Occasionally, Get Rich Slowly will feature reviews that alert you to new product offerings that you may be interested in. While we haven’t covered a specific credit card offer in a while, this afternoon we’re alerting you to a limited-time offer that has just been released by Slate® from Chase has a 0% introductory APR on balance transfers with an introductory offer of no balance transfer fee on the amounts transferred during the first sixty days your account is open.
One of the drawbacks of a balance transfer credit card is the fact that these days you usually need to pay a fee on the balances you transfer.
Not so long ago, the norm for balance transfer credit cards was that they would offer you the opportunity to transfer balances to a new card with 0% interest for a fixed promotional period – with no balance transfer fees. Some used this as an opportunity to conduct credit card arbitrage using a combination of credit cards and savings accounts to profit from these offers. For their part, credit card companies would bet on the fact that you wouldn’t pay down your debt during the 0% promotional period, and that you would become a profitable customer in the long run (both on interest on the debt you revolve as well as through the interchange fees they earn with every transaction).
However, for a long period of time, those offers disappeared and fees were instituted on balance transfers, in which you incurred an expense when you transferred your debt to a new credit card (often right at, or right after, the time you applied for the card). These fees are usually expressed as a percentage of the balance transferred, and today most often range from 3 to 5%. So if you decide to transfer $5,000 from a high-interest credit card to take advantage of a promotional 0% interest rate (e.g., 0% for 18 months), you can end up paying as much as $250 right from the get-go. $250 is a lot to pay to “start saving money.”
The Slate® from Chase is one of the first cards we’ve seen heavily promoted in a long time that allows you to transfer higher-rate balances without balance transfer fees, as long as the transfer occurs during the first sixty days the account is open.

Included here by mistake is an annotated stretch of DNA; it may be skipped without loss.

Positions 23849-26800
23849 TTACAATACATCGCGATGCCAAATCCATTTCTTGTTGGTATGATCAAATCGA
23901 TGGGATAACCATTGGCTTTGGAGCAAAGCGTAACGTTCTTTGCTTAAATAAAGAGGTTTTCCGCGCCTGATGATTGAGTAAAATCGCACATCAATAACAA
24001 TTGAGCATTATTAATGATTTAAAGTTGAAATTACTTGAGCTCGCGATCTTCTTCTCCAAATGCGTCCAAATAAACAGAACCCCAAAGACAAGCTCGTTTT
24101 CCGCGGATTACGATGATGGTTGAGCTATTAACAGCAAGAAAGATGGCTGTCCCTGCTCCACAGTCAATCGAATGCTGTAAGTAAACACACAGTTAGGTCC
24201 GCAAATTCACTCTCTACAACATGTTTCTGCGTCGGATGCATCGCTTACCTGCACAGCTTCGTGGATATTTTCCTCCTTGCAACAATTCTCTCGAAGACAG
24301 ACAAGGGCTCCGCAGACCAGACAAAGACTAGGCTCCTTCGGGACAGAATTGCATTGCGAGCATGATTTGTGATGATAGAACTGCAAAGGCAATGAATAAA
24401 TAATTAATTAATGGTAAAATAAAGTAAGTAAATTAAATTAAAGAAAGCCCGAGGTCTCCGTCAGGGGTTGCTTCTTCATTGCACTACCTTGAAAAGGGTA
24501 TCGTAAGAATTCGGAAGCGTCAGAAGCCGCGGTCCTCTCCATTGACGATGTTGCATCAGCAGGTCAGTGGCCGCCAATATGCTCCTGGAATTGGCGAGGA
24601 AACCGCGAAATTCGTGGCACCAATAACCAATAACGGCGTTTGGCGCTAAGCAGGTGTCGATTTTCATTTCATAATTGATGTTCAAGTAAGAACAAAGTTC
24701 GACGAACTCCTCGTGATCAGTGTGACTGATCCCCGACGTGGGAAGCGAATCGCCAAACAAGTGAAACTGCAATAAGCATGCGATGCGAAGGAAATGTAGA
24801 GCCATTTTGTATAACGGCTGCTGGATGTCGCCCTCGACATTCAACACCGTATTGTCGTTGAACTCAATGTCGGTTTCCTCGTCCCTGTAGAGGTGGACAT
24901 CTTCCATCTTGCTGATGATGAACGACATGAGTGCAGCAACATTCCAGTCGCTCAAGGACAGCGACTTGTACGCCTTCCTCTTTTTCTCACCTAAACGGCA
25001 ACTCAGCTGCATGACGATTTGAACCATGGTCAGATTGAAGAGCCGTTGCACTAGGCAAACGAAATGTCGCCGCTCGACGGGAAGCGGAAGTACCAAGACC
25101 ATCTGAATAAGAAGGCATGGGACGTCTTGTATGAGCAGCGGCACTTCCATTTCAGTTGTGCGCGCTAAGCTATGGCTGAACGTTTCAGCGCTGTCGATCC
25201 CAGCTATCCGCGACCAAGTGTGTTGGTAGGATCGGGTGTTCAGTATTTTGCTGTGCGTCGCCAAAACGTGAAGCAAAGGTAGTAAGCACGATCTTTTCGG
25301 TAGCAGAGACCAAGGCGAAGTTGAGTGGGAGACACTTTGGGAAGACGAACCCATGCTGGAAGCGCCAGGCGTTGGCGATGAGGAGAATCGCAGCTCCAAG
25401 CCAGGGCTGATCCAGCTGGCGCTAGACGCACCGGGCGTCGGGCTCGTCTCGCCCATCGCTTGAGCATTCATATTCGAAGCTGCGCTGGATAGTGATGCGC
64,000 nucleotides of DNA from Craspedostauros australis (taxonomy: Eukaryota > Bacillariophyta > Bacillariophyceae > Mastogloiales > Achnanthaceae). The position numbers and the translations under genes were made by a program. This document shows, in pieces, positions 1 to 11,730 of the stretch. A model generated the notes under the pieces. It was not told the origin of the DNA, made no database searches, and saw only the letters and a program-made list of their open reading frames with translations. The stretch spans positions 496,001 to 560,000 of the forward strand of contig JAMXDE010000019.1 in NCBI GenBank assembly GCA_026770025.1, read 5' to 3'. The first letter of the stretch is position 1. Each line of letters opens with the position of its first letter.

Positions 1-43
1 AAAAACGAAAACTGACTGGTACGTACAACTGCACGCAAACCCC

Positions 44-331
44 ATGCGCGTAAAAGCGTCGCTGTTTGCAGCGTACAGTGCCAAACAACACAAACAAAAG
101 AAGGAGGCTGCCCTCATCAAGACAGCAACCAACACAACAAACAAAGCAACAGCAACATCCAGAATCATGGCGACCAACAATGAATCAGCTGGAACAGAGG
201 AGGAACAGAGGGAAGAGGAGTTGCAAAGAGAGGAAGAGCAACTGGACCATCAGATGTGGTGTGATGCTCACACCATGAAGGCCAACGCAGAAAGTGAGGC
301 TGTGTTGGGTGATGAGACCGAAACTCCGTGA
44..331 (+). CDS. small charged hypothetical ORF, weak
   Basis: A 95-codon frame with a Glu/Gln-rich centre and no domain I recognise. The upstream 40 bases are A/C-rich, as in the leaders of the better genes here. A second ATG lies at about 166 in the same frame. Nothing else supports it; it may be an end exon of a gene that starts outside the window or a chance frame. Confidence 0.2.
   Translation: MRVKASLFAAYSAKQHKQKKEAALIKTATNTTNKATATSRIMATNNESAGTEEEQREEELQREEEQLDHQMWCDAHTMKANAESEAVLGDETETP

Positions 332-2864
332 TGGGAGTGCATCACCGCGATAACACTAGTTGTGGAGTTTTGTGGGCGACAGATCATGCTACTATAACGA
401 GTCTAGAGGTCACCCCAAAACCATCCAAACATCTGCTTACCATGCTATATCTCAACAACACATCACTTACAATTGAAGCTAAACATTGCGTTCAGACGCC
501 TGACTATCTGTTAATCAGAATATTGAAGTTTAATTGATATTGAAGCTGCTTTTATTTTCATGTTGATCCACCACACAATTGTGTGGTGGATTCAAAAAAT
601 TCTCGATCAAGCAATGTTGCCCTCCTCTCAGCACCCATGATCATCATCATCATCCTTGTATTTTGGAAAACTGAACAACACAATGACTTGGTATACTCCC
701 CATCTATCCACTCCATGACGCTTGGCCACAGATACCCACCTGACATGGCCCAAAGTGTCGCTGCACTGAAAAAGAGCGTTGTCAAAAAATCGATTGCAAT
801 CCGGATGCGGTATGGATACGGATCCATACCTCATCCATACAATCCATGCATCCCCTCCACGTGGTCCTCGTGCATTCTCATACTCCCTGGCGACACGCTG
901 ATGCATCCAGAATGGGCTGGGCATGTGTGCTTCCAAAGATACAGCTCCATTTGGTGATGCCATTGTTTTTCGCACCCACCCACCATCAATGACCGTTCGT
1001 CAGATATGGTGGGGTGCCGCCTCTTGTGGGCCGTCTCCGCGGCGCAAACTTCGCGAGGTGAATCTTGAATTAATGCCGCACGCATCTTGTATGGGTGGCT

Before we go any further, let’s be clear: the best way to get rid of your credit card debt is to simply pay it down. Period. If having credit cards is what got you into the debt in the first place, then you should not be applying for this or any other credit card. You should take the following advice from our post on how to get out of debt: “Stop using credit. Don’t finance anything. Cut up your credit cards.” You wont help your debt situation if you keep adding to it.
However, if you are unable to pay the debt immediately AND can refrain from adding to your debt, this card could possibly help as it has no annual fee and a promotional 0% interest rate on purchases and balance transfers for 15 months. This could give you some breathing room to pay off your balance – just make sure you pay it off before the promotional period ends, otherwise you’ll find yourself back in the same situation as before (or worse if you have accrued additional debt).
Note: this card is only for those who have good or excellent credit. So if you don’t think you qualify, you shouldn’t apply as some believe applying for a credit card may affect your credit score negatively and you most likely wont have the credit card in the end anyway.
There may be other credit cards that are offering no balance transfer fees on balances transferred. If there are we don’t currently know of any so please mention any others in the comments.
There are numerous stories of people who found themselves in over their head with credit card debt (many of them by personal finance bloggers such as JD himself), but it is possible to use a credit card without going into debt.
Have you successfully used a credit card balance transfer to help you get out debt? Tried to use a balance transfer card to manage your debt, only to make the situation worse? Share your thoughts below.
Disclaimer: This content is not provided by any company mentioned in this article. Any opinions, analyses, reviews or recommendations expressed here are those of the author’s alone, and have not been reviewed, approved or otherwise endorsed by any such company.
This article is about Credit Cards